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As our G.M.T. is Aug. 2, 1909, at 2:15 P. M., if we desire to calculate the daily motion of the Sun we note its longitudes on the noon of Aug. 2nd (the noon before G. M. T.) and Aug. 3rd (the noon after G. M. T.). As we are to subtract we place the longitude of the planet on the last day above, for that facilitates the operation.

Deg. Min.
The Sun’s longitude at noon on Aug. 3rd, 1909, (as given in the ephemeris)
10 28
The Sun’s longitude at noon Aug. 2nd
9 31
The motion of the Sun on the G. M. T. day 0 57

The next step is to find the interval between the G. M, T. and the nearest noon, for that is also a basis of our correction, In the present horoscope the G. M. T. is Aug. 2, 2:15 P.M. The nearest noon is obviously 12 o’clock August 2nd, and the interval between 12 o’clock noon and 2:15 P. M. is therefore 2 hours and 15 minutes.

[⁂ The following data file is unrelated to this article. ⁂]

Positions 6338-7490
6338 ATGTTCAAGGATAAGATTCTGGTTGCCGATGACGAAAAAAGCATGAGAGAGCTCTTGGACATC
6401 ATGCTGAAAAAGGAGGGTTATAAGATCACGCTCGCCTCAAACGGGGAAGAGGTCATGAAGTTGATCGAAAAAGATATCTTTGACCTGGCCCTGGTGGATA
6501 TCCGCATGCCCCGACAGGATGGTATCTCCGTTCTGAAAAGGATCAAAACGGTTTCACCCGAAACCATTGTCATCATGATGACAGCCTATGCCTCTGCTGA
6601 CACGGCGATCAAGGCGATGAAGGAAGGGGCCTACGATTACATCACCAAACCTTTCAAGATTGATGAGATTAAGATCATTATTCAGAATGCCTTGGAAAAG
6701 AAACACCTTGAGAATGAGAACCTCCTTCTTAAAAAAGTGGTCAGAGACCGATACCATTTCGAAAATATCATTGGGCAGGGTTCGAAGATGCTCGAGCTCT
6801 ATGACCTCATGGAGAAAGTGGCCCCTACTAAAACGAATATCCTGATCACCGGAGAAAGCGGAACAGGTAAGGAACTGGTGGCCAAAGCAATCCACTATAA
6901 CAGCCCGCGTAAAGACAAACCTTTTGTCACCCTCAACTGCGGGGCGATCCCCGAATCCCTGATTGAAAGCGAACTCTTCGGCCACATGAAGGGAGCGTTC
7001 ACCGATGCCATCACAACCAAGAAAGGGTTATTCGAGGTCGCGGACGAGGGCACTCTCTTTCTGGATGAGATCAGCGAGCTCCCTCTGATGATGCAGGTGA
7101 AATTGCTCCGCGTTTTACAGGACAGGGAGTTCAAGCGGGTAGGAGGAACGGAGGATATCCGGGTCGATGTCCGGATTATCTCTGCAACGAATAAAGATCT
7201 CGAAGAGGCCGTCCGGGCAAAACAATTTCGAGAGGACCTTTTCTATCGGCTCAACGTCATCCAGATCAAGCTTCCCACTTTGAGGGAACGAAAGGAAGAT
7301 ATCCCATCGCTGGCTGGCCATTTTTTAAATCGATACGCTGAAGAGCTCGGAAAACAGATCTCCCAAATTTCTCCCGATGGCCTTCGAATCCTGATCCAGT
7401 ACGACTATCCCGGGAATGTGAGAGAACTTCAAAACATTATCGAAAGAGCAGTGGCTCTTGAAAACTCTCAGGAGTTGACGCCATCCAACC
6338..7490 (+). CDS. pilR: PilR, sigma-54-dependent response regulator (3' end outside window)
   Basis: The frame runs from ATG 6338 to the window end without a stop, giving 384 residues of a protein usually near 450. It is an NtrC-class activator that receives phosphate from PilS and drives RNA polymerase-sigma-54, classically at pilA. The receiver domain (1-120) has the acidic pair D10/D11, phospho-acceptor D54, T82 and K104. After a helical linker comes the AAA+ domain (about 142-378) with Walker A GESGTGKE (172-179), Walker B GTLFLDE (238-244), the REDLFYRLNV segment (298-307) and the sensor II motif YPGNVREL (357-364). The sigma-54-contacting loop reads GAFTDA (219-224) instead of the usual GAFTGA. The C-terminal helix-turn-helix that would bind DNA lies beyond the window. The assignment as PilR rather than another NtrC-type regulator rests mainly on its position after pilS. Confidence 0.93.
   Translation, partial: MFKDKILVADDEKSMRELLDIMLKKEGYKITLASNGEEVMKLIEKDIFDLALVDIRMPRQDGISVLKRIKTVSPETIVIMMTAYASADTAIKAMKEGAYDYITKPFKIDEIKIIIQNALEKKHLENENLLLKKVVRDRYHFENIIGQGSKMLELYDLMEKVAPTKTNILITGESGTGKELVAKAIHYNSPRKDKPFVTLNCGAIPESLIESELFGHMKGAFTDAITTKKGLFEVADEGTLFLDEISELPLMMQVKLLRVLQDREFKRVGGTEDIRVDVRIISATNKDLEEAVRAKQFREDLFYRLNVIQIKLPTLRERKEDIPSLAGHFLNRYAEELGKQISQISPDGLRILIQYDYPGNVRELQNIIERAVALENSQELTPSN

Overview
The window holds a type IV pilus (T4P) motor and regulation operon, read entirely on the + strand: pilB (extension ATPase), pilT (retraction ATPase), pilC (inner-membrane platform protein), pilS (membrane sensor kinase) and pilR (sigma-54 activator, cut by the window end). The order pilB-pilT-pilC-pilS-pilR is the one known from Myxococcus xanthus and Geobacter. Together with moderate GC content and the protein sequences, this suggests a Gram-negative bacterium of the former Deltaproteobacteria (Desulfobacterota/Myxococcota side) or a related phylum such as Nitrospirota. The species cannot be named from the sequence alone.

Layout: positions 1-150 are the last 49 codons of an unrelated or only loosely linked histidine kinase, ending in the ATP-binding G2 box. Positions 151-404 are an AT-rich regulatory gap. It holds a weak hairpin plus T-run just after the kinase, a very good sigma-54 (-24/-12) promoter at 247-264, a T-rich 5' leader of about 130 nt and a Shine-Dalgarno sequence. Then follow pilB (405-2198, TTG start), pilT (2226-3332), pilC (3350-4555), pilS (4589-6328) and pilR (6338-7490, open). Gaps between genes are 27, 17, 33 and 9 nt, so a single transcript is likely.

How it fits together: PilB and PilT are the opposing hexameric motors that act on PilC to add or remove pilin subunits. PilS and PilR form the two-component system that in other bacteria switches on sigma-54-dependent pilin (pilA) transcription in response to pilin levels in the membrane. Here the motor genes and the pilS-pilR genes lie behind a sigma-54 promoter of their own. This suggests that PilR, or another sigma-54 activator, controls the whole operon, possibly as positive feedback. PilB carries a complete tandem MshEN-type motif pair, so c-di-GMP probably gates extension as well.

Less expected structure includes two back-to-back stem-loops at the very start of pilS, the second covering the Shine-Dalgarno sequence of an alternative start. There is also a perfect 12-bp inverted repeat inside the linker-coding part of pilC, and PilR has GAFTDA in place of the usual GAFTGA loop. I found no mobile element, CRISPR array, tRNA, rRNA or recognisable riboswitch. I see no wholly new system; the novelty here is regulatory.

The motion of the planet on the G. M. T. day and the interval from G. M. T. to nearest noon having been found, our problem may be thus stated:

When the Sun moves 57 minutes of space in 24 hours, how much does it move in 2 hours and 15 minutes? Answer: 5 minutes.

This method of working the corrections by simple proportion may be used with advantage where the motion of a planet is less than one degree; with Venus, Mereury, and particularly in the ease of the